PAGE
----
Construction to replace the bridge begins; Multnomah County wins a $17 million federal grant to help
The Sellwood Bridge replacement project has officially begun.
On Friday, Dec. 16, more than 150 citizens joined Multnomah County Chair Jeff Cogen, Commissioners Deborah Kafoury, Judy Shiprack and Diane McKeel, Portland Mayor Sam Adams and representatives from the offices of U.S. Sens. Jeff Merkley and Ron Wyden and U.S. Reps. Earl Blumenauer and Kurt Schrader at the celebration. The groundbreaking took place at Sellwood Riverfront Park in Southeast Portland.
Speakers at the event included state Rep. Carolyn Tomei, state Sen. Diane Rosenbaum and Jason Tell, manager at the Oregon Department of Transportation.
“Today we celebrate the start of something that our community has waited nearly 50 years for,” Commissioner Kafoury said. “The new steel deck and arch bridge will be a graceful addition to Portland’s world-class collection of bridges. We’re going to have a bridge that represents our community values and our community ethic.”
Q&A with André Baugh
What are the diversity oversight program goals for the Sellwood Bridge Project?
The first is that 20 percent of the contracted dollars will go to businesses owned by minorities and women or emerging small businesses. The second goal the county has on this project is workforce development. As part of its workforce development, it requires that 20 percent of the workforce will be apprentices on contracts $100,000 and above. It’s a training mechanism for people who want to get into the construction industry. The third is asking, “What does that workforce look like?”
Sellwood Bridge by the Numbers
2: Current sufficiency rating on a scale of 0 to 100 for the bridge, the busiest two-lane span in Oregon.
3: Number of feet the hillside on Oregon Highway 43 has shifted over time toward the Sellwood Bridge, weakening the span’s west approach and creating cracks in its west end supports.
10:Number of tons that vehicles crossing the current bridge are limited to for safety reasons. That restriction has prevented fire trucks and nearly 1,300 daily freight and bus trips from crossing the span.
500: Number of feet from the bridge for the no-wake zone in the Willamette. The zone is to ensure the safety of river users and construction workers. Boaters should reduce speed in the zone and maintain a safe distance from other boats and construction areas.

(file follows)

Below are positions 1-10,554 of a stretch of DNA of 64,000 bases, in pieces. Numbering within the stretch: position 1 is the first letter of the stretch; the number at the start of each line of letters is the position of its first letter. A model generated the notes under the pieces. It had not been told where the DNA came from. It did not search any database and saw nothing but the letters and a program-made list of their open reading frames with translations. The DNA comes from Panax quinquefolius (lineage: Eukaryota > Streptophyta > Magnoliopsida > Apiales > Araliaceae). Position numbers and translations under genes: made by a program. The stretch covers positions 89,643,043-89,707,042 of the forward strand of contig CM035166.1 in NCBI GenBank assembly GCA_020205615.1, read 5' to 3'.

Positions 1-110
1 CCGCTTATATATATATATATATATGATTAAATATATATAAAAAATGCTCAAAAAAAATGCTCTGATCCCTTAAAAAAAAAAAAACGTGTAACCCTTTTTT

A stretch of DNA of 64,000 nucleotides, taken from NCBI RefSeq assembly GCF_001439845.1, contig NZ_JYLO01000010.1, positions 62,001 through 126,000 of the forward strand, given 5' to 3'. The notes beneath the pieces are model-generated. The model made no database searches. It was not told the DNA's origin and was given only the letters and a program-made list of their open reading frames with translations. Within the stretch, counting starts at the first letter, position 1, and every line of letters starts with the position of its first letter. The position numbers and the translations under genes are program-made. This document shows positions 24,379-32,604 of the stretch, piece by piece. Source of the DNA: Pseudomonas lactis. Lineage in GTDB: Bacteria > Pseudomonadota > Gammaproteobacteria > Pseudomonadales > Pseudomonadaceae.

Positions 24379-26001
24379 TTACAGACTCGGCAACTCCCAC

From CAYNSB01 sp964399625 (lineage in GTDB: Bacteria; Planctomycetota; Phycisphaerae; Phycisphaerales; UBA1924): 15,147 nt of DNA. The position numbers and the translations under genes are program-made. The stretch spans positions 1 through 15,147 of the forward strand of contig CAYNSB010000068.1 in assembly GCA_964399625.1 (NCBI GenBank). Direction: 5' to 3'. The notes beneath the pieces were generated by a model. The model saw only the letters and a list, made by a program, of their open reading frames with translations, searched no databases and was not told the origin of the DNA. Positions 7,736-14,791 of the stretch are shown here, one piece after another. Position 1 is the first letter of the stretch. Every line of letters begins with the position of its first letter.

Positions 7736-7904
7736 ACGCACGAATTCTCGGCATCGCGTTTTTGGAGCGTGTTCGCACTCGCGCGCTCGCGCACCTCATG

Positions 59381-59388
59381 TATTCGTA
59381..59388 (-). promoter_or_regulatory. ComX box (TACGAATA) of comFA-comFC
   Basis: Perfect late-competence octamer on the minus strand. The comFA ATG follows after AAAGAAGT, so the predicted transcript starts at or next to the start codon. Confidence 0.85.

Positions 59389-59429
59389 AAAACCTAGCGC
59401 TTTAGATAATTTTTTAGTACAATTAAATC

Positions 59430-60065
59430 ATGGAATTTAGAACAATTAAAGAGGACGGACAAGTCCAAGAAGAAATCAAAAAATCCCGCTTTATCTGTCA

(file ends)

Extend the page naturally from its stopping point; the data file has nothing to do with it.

1,705: Number of job-years that construction and design of the project are expected to create. The project has goals for 20 percent of the construction budget to go to firms that are classified as disadvantaged minority, women or emerging small businesses.
1925: Year the current bridge opened.
2012: Year that construction of the new bridge will begin (July 2012). Work to build the detour bridge begins this month.
2015: Year project will be completed.
Jeff Cogen, Multnomah County Chair: "Replacing this bridge is the largest transportation project Multnomah County has taken on in decades. We have done so much work to solve one of the biggest transportation problems in our region. Now we are at the point where we can focus our energies on putting hundreds of people in our community back to work as we build the bridge
Deborah Kafoury, Multnomah County Commissioner: "I've always known that we had to do something about the Sellwood Bridge, given its deteriorating condition. But when I heard my children singing 'London Bridge is Falling Down' and they were using Sellwood instead of London, the urgency really hit home. This partnership of leaders has made it possible for future generations to cross this bridge with a feeling of safety, security and pride."
U.S. Sen. Ron Wyden: "You can't have a first class economy with a minor league transportation system. This project will not only make Oregonians safer, it will make our transportation system more efficient."
U.S. Sen. Jeff Merkley: "This project will put construction workers to work now so that thousands of Oregonians have an easier and safer trip to work when it's done. It's the kind of innovative transportation investment that will allow Oregon to show how we create economic opportunities while making our communities easier to get around."
U.S. Rep. Earl Blumenauer: "I am extremely pleased that the Sellwood Bridge is receiving a TIGER grant, and that our regional efforts have paid off. We appreciate and thank the Obama Administration for its commitment."
U.S. Rep Kurt Schrader: "The new Sellwood Bridge will provide a critical transportation link between Multnomah and Clackamas counties, while ensuring the safety of the thousands of drivers that cross the bridge daily. These are the kind of infrastructure investments we should be making right now."